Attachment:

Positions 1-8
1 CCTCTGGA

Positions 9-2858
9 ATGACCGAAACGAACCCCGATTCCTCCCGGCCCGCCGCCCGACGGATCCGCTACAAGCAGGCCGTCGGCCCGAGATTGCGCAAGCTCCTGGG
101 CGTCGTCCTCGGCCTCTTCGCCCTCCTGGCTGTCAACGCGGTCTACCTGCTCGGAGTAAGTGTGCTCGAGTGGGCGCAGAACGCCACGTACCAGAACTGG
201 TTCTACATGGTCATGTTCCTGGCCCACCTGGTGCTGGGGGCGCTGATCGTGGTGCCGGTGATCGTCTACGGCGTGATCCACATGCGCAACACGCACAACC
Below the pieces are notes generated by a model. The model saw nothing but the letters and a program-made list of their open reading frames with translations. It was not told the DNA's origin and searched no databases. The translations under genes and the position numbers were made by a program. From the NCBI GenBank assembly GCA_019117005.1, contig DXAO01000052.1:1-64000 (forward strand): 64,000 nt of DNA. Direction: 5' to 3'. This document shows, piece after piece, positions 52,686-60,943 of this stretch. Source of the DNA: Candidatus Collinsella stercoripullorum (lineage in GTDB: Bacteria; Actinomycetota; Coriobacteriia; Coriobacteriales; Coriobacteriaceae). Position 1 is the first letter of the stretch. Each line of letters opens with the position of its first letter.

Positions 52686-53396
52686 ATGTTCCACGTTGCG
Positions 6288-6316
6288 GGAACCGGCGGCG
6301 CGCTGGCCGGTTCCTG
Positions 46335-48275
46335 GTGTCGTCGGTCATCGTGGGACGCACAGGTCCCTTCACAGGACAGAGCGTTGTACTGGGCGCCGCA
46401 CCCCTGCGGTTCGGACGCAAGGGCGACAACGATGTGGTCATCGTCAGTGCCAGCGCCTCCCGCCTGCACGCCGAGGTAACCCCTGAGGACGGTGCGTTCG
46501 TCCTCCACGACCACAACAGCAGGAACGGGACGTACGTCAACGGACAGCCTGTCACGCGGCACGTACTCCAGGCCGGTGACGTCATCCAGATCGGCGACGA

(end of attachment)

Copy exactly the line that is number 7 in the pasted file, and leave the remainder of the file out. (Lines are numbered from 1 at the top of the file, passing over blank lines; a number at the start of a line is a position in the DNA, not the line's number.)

Below the pieces are notes generated by a model. The model saw nothing but the letters and a program-made list of their open reading frames with translations. It was not told the DNA's origin and searched no databases. The translations under genes and the position numbers were made by a program. From the NCBI GenBank assembly GCA_019117005.1, contig DXAO01000052.1:1-64000 (forward strand): 64,000 nt of DNA. Direction: 5' to 3'. This document shows, piece after piece, positions 52,686-60,943 of this stretch. Source of the DNA: Candidatus Collinsella stercoripullorum (lineage in GTDB: Bacteria; Actinomycetota; Coriobacteriia; Coriobacteriales; Coriobacteriaceae). Position 1 is the first letter of the stretch. Each line of letters opens with the position of its first letter.